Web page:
While the IC’s research organization looks into adding security to cloud environments, in the here and now, intelligence agencies are sharing more data.
It’s no secret that the White House has lagged behind the rest of the modern world when it comes to embracing newer technology. Even President Obama has expressed frustration with the White House being 30 years behind the curve.
But a lot has changed at the White House since the president made those remarks in 2011. There’s now a dedicated digital team, hackathons, YouTube interviews and Twitter chats with the president. The Washington Post reports that modern technology has arrived and is changing operations at 1600 Pennsylvania Ave, but former administration officials say more can be done.
The Freedom of Information Act turns 48 on Independence Day. To celebrate, The New Yorker reveals the story behind the law that has transformed how citizens interact with their government.
Lyndon B. Johnson signed the bill into law with little fanfare on July 4, 1966, but he did release a statement that said, in part, “No one should be able to pull curtains of secrecy around decisions which can be revealed without injury to the public interest.”
Some of the most innovative minds around the globe are proving that human-robot systems can be used for disaster response. The Defense Advanced Research Projects Agency wants to take that work to the next level during the DARPA Robotics Challenge Finals set for June 2015.
At least 11 teams will compete for a $2 million prize at the competition in Pomona, Calif. The finals will be tougher than the trials competition, in that robots will not be connected to power cords and humans will not be allowed to physically intervene if a robot falls or gets stuck. Read more about the competition here.
Congress is one step closer to passing legislation that would empower federal CIOs and reform the outdated law that governs IT security.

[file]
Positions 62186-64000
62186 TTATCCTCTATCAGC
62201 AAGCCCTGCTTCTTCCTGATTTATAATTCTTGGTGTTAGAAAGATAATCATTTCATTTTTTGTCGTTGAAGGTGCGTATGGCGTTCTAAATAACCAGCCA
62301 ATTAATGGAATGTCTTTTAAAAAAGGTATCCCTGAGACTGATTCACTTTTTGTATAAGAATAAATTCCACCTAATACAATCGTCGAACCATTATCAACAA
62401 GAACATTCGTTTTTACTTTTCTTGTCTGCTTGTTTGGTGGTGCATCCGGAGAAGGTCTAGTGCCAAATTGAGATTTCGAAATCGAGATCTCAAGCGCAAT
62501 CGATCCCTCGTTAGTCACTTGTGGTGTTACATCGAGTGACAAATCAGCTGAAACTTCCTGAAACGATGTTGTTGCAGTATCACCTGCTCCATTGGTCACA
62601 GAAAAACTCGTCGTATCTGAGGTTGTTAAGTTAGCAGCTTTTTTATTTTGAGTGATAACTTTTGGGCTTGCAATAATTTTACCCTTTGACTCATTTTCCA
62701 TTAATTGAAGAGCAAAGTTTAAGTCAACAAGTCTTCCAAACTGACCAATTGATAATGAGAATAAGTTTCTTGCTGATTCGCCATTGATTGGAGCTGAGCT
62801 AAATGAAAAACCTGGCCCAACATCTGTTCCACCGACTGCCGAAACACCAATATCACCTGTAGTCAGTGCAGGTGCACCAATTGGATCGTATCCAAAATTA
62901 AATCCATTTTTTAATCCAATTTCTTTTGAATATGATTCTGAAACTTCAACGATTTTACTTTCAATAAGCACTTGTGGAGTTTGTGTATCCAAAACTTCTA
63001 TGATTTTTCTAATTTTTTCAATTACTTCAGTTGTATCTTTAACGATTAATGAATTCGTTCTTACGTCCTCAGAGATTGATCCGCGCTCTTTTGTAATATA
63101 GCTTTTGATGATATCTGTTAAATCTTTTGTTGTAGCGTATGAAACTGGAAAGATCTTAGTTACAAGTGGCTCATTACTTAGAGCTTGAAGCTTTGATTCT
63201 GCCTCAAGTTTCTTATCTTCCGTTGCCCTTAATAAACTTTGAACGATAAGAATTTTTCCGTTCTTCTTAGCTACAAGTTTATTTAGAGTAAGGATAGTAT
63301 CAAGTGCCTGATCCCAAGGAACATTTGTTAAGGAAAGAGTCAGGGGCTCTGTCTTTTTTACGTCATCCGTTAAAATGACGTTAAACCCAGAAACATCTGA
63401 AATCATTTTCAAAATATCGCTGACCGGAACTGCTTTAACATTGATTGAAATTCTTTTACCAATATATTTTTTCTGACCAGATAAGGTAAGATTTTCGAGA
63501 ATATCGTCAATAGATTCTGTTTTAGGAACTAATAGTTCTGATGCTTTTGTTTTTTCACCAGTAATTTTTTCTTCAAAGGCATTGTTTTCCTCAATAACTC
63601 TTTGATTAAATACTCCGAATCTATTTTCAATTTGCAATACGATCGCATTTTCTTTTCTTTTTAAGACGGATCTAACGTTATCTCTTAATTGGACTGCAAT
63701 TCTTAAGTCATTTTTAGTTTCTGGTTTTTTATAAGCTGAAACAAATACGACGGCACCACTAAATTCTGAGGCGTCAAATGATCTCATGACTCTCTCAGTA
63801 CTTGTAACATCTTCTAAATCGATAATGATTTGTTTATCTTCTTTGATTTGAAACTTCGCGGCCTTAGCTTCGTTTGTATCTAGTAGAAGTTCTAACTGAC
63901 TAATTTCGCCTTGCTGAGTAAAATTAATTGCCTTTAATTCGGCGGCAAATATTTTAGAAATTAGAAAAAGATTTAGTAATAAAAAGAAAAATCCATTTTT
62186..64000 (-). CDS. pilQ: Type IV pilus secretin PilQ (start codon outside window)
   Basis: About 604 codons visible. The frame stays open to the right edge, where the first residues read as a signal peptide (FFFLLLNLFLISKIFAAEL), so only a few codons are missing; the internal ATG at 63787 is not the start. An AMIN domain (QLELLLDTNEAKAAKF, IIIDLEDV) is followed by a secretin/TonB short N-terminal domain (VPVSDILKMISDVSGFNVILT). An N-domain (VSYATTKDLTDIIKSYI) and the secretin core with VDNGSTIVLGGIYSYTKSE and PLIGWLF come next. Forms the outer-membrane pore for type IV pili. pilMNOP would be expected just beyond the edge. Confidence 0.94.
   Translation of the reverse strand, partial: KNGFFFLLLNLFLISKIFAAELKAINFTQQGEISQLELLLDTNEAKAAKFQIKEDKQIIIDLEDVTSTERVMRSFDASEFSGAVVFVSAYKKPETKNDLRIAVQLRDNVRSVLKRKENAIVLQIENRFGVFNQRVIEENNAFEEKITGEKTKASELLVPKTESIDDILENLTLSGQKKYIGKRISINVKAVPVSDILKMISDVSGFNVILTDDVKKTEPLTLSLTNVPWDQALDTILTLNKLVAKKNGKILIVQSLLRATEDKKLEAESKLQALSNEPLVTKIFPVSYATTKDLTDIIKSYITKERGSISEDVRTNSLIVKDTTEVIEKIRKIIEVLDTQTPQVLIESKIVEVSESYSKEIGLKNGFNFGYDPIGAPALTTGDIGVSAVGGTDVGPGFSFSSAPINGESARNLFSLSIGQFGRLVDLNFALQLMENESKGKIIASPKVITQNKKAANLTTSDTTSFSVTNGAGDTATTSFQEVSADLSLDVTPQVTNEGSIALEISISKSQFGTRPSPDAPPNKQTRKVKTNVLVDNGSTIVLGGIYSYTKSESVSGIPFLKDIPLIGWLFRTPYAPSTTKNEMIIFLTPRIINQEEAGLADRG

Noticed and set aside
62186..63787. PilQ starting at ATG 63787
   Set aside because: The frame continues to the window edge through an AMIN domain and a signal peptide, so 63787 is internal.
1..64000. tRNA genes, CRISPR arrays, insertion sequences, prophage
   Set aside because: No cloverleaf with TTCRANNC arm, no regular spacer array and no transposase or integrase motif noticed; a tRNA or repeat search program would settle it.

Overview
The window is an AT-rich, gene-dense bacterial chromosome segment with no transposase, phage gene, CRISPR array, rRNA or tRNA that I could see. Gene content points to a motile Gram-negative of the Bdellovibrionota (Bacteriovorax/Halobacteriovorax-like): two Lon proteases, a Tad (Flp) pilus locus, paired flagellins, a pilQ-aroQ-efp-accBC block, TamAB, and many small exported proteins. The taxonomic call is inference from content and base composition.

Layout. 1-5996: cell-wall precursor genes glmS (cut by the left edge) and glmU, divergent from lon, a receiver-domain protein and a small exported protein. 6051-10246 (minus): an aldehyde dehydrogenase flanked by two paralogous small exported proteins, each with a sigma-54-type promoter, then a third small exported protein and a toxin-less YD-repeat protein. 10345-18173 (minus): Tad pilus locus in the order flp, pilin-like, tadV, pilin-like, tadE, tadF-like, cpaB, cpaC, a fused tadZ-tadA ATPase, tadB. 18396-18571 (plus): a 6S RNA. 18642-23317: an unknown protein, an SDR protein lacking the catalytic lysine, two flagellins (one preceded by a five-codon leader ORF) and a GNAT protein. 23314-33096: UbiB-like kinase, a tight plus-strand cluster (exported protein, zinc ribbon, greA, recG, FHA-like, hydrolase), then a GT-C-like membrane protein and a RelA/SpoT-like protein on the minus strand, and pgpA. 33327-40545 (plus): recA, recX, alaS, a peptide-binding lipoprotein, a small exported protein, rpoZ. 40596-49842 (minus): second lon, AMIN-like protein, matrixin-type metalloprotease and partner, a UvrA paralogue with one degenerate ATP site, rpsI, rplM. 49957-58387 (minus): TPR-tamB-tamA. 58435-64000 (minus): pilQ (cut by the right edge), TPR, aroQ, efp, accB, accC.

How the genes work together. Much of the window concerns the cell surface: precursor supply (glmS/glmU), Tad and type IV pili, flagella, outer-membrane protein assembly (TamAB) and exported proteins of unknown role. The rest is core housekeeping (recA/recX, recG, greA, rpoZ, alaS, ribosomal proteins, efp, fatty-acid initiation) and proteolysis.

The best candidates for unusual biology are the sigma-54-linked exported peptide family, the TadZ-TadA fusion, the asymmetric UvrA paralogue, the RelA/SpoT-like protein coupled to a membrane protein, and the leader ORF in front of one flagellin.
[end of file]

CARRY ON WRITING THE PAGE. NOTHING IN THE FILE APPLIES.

The Senate Homeland Security and Governmental Affairs Committee this week approved three bills by voice vote, including the Federal Information Security Modernization Act of 2014, which would shift the focus from agencies producing paper-based security reports to continuous monitoring. Here’s FCW’s summary of the bills.
The committee also approved the Federal Information Technology Acquisition Reform Act, which would require CIOs to participate in technology-related budget planning and approve hiring of IT personnel. Federal News Radio reports that the Senate bill "significantly strays from the House version."
The National Institute of Standards and Technology is reaching out to experts in industry, government and academic to help solve common challenges in the cloud. NIST’s Cloud Computing Program is forming three public working groups to tackle key issues, including software interoperability and data portability in the cloud. Read more about the initiative.
Do you have lingering questions about 3D printing? If so, the Energy Department has you covered. As part of a new Energy.gov series called How Energy Works, the agency provides a thorough overview of this innovative technology and several interesting facts that are creating quite a buzz. Did you know Oak Ridge National Laboratory is partnering with a company to create the first 3D- printed car? Check out Energy’s synopsis of the technology here.
What better way to mark 687 days on Mars than with a selfie photograph? NASA released a photo this week marking the accomplishments of the Curiosity Mars rover since it landed on the Red Planet in August 2012. The rover used the camera at the end of its arm to take dozens of action shots that were combined and released to the public. During the Martian year, which is 687 days, the rover completed its primary mission by proving that “Mars once offered environmental conditions favorable for microbial life.”
The National Park Service has temporarily banned the use of drones at all of its parks, following “serious concerns about the negative impact that flying unmanned aircraft is having in parks,” according to the Washington Post. The agency is trying to figure out a policy that ensures the well-being of park wildlife and visitors, but it could “take considerable time” before that gets sorted out.